Argentina looks set to default on its debts for a second time in less than 13 years as efforts to end an impasse with creditors suing the country before a crucial interest payment deadline appeared to be coming up short.
In an attempt to find a last-minute solution to the crisis, Argentinian officials met with a US court-appointed mediator on Tuesday but they refused face-to-face negotiations with the so-called “holdouts”, owners of bonds the country defaulted on in 2001 who are now demanding payment in full.
Argentina says it will only service the debt of investors who accepted a 2005 restructuring deal but the holdouts have won a ruling in New York – where their bonds were originally issued – that blocks the South American country from making an interest payment due on Wednesday today to holders of the exchanged debt unless it pays them $1.5 billion (€1.12 billion) as well.
After more than a decade of legal battles in the US courts between the two sides, Argentina has exhausted its legal avenues.
Without a last-minute resolution it must pay up or face entering into default for the eighth time since independence from Spain with potentially severe consequences for its economy.
Even a technical default could leave the country exposed to billions of euros in legal claims and set back its efforts to return to capital markets after a 12-year absence.
With hopes of a deal fading, top officials in Buenos Aires again argued that the country would not be in default with cabinet chief Jorge Capitanich saying the fact it had deposited cash in New York to cover the interest payment due on the restructured bonds meant “Argentina paid, pays and meets its financial obligations”.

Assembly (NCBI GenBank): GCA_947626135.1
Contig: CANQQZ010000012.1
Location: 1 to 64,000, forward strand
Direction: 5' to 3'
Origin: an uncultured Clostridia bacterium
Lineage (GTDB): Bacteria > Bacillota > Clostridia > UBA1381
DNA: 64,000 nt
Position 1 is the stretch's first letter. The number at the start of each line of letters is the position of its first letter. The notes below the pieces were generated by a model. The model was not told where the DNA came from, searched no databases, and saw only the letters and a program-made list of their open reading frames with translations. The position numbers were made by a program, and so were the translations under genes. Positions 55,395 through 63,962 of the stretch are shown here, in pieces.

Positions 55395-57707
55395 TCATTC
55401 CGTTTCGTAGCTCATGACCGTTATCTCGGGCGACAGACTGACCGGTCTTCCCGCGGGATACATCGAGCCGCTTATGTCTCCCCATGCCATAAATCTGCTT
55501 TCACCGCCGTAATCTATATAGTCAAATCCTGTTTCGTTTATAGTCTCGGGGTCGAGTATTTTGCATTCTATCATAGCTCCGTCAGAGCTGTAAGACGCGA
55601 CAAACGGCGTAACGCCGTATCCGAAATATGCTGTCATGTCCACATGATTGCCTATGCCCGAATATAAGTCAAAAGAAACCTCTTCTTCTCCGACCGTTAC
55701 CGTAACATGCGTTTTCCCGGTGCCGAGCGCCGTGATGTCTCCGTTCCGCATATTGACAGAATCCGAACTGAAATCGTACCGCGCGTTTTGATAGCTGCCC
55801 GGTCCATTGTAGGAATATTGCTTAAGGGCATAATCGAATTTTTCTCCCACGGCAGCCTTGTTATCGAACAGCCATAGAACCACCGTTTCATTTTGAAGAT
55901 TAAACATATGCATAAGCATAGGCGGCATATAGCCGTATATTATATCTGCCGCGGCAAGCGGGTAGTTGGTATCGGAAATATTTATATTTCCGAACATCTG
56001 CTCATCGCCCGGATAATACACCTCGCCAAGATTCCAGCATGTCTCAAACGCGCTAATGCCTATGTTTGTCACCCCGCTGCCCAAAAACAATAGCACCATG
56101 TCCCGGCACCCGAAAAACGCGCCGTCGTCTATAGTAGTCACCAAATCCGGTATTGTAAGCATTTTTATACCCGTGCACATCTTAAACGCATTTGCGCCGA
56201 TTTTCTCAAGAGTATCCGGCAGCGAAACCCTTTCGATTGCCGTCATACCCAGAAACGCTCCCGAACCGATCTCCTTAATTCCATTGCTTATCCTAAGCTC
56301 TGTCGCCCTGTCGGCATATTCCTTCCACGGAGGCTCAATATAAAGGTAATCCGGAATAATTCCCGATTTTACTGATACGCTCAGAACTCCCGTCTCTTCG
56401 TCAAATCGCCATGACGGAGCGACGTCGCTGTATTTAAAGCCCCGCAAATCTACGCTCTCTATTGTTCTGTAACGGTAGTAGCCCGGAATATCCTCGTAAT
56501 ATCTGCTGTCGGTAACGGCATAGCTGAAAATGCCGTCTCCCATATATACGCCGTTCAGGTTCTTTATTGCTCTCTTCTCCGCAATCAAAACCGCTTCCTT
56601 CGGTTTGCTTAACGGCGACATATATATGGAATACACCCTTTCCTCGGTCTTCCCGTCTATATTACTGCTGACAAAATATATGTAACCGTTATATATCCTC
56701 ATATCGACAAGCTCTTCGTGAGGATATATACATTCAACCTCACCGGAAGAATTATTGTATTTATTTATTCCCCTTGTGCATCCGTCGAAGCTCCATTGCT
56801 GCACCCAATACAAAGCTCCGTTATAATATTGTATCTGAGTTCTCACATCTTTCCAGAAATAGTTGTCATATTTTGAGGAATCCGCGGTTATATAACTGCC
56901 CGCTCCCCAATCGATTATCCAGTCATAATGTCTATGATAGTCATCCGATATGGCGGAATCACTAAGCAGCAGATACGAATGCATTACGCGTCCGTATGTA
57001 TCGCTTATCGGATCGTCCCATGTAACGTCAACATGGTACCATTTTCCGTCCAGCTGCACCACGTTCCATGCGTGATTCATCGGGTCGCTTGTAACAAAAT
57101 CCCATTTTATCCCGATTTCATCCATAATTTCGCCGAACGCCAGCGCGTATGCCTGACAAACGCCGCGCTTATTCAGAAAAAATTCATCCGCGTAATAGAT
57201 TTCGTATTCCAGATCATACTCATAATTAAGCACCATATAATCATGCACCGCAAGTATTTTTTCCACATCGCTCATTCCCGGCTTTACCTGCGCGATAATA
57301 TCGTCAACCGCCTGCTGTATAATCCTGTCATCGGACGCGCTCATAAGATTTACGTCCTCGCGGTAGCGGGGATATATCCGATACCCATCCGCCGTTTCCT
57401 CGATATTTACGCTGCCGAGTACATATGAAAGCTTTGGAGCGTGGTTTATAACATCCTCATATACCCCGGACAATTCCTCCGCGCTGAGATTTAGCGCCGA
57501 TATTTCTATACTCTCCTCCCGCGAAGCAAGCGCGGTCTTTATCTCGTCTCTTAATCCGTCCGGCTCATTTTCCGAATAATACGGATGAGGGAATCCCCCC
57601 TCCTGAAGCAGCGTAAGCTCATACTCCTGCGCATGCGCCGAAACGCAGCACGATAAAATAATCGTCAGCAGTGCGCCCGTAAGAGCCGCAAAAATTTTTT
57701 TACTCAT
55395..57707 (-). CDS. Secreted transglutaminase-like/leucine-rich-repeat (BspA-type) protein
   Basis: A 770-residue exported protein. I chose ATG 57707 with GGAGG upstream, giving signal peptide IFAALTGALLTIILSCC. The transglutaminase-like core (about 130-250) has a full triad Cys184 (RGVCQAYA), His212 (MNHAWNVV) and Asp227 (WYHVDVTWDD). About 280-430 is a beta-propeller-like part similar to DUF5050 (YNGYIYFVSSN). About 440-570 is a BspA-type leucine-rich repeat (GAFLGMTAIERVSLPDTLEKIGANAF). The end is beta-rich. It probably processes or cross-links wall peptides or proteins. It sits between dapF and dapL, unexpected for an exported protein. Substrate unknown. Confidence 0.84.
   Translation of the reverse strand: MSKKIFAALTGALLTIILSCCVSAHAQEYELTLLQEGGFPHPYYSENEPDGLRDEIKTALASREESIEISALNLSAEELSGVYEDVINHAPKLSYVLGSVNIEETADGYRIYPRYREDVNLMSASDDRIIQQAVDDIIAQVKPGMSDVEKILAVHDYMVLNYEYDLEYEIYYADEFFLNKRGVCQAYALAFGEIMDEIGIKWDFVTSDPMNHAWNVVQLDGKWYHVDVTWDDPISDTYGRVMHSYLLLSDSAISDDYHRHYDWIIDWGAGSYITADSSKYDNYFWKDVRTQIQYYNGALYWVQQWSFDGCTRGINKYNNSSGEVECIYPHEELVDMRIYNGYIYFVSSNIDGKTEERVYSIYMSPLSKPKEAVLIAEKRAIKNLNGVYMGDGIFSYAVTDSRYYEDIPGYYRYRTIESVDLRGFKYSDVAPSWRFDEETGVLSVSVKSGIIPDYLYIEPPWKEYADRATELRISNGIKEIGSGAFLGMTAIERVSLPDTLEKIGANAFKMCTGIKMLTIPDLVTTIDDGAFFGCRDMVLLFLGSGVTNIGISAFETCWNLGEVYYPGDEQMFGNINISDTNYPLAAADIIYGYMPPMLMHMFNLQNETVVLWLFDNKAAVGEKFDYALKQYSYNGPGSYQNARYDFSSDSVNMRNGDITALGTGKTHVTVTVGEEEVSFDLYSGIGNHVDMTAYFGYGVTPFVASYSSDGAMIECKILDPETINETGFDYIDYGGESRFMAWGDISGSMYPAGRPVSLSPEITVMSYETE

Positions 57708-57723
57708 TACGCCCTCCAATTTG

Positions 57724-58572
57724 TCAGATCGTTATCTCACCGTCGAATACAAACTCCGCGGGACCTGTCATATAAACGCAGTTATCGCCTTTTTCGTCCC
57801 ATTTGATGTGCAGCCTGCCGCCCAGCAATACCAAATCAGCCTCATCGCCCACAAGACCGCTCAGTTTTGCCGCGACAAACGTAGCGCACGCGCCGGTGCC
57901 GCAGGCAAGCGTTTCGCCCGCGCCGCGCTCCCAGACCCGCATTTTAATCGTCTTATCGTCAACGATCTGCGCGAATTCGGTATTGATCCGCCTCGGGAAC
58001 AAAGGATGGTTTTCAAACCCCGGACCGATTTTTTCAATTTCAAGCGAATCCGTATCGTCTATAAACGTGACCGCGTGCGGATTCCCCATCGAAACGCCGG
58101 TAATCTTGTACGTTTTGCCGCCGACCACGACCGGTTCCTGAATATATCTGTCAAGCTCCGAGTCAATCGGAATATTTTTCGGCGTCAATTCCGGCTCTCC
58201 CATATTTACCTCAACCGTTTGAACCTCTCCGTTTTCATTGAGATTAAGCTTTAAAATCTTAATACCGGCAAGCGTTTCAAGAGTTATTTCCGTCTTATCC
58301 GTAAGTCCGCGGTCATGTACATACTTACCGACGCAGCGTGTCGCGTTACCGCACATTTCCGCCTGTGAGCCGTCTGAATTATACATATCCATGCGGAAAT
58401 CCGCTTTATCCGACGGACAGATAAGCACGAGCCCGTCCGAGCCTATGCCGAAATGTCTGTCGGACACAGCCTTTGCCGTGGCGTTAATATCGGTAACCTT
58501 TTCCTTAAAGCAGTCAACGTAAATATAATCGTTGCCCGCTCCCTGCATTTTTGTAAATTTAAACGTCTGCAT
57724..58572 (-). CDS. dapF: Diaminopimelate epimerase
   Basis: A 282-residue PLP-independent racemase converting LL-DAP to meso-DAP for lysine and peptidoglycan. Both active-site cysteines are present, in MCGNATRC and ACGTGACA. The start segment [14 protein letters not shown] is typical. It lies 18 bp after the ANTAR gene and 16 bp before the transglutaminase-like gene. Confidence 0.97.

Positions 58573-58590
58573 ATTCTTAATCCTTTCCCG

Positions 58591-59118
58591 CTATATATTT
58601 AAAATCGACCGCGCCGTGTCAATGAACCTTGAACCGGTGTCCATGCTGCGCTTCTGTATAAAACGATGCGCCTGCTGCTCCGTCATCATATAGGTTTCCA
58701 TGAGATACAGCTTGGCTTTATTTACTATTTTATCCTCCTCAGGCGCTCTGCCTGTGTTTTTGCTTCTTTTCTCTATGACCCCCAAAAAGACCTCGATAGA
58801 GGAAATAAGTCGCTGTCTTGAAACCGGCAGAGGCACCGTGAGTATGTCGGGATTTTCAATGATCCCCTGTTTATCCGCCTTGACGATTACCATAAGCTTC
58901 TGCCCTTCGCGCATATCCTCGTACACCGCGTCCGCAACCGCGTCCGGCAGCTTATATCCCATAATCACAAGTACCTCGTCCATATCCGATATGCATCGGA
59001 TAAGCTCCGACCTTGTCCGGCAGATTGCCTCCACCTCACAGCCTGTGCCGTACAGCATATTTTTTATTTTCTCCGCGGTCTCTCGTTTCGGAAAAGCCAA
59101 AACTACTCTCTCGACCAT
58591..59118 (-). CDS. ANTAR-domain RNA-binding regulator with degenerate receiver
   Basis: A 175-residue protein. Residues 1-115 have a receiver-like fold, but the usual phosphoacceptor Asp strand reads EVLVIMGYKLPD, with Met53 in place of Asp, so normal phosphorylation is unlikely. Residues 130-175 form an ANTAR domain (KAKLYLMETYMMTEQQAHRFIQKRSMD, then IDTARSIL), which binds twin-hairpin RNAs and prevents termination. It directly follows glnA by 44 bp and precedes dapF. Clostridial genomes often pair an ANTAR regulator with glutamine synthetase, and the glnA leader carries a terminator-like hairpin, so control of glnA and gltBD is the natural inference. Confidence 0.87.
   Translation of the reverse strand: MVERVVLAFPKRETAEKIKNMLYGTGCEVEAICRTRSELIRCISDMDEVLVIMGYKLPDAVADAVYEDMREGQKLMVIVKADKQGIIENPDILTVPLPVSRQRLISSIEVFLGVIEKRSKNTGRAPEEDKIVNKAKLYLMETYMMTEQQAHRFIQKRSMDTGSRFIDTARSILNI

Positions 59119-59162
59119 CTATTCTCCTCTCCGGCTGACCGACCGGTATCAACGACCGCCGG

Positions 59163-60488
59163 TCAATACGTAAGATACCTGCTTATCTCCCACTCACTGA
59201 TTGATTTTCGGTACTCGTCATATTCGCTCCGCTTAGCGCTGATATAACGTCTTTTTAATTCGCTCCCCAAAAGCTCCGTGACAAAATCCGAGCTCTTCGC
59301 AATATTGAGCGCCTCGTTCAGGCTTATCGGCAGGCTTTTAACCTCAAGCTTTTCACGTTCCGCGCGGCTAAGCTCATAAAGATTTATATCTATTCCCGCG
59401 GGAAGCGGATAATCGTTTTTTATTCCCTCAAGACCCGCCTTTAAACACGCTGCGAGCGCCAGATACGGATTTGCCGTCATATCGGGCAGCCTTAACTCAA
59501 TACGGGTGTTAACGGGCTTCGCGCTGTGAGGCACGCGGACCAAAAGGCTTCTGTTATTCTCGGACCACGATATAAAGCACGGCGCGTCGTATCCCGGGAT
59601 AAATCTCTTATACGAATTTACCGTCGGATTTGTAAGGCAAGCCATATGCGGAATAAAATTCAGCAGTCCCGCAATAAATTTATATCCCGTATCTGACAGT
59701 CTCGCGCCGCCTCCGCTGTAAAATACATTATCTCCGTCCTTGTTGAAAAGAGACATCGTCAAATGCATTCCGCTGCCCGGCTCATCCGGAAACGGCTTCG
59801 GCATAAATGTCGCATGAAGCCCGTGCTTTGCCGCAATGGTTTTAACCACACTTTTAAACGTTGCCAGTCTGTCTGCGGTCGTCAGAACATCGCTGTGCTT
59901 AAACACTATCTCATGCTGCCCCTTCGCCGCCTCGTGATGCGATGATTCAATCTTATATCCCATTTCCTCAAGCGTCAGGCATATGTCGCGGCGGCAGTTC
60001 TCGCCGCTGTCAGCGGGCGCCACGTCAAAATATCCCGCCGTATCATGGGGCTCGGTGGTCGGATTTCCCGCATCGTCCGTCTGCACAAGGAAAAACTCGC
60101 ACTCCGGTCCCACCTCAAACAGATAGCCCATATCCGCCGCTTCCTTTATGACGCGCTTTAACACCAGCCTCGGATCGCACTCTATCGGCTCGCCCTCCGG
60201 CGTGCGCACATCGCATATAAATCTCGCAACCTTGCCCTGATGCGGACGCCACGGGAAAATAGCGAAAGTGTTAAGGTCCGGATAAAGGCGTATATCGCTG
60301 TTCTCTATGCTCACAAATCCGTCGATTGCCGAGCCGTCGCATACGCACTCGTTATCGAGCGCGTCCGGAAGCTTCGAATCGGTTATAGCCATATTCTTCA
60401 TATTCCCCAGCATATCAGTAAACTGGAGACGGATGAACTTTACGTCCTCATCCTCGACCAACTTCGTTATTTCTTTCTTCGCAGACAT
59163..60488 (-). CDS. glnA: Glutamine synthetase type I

He blamed the deadlock on what the Buenos Aires government labels ‘vulture funds’ who refused to accept the 2005 restructuring along with 92 per cent of other bondholders, accusing them of “bad faith, an absolutely belligerent attitude with the objective of not reaching a decision that allows us to resolve the problem”.
But in labelling Argentina “a uniquely recalcitrant debtor” the US court has accepted the holdouts claim that Argentina never sought to enter into negotiations over its defaulted debt, instead making a non-negotiable offer that implied a 65 per cent cut in the value of their bonds.
A possible means of avoiding default floated by Mr Capitanich would be for the court to reinstate a stay on interest payments until the end of the year. This would run down the clock on a “rights upon future offers” clause in the 2005 restructuring deal which obliges Argentina to extend any improved deal for holdouts to those who have already settled.
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